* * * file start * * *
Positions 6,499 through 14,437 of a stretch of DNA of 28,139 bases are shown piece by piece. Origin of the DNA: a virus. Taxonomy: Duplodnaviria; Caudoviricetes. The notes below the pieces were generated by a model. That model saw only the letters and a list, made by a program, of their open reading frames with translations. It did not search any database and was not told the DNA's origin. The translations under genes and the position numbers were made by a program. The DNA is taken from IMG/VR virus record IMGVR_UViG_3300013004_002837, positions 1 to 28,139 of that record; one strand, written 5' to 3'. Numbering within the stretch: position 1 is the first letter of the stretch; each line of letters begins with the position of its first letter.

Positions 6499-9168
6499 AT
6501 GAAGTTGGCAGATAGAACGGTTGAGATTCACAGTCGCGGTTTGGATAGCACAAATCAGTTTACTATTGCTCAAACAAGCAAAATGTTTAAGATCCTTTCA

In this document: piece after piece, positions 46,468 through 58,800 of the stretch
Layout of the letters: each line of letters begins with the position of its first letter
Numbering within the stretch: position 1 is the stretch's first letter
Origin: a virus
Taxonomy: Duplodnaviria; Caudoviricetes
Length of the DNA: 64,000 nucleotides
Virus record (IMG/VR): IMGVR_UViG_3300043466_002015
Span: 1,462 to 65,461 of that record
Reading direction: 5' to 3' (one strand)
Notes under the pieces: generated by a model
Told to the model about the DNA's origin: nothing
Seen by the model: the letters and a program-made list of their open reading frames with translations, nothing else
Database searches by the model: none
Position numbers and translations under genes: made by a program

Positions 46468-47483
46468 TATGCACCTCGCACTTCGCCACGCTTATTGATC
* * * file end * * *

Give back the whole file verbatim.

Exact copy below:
Positions 6,499 through 14,437 of a stretch of DNA of 28,139 bases are shown piece by piece. Origin of the DNA: a virus. Taxonomy: Duplodnaviria; Caudoviricetes. The notes below the pieces were generated by a model. That model saw only the letters and a list, made by a program, of their open reading frames with translations. It did not search any database and was not told the DNA's origin. The translations under genes and the position numbers were made by a program. The DNA is taken from IMG/VR virus record IMGVR_UViG_3300013004_002837, positions 1 to 28,139 of that record; one strand, written 5' to 3'. Numbering within the stretch: position 1 is the first letter of the stretch; each line of letters begins with the position of its first letter.

Positions 6499-9168
6499 AT
6501 GAAGTTGGCAGATAGAACGGTTGAGATTCACAGTCGCGGTTTGGATAGCACAAATCAGTTTACTATTGCTCAAACAAGCAAAATGTTTAAGATCCTTTCA

In this document: piece after piece, positions 46,468 through 58,800 of the stretch
Layout of the letters: each line of letters begins with the position of its first letter
Numbering within the stretch: position 1 is the stretch's first letter
Origin: a virus
Taxonomy: Duplodnaviria; Caudoviricetes
Length of the DNA: 64,000 nucleotides
Virus record (IMG/VR): IMGVR_UViG_3300043466_002015
Span: 1,462 to 65,461 of that record
Reading direction: 5' to 3' (one strand)
Notes under the pieces: generated by a model
Told to the model about the DNA's origin: nothing
Seen by the model: the letters and a program-made list of their open reading frames with translations, nothing else
Database searches by the model: none
Position numbers and translations under genes: made by a program

Positions 46468-47483
46468 TATGCACCTCGCACTTCGCCACGCTTATTGATC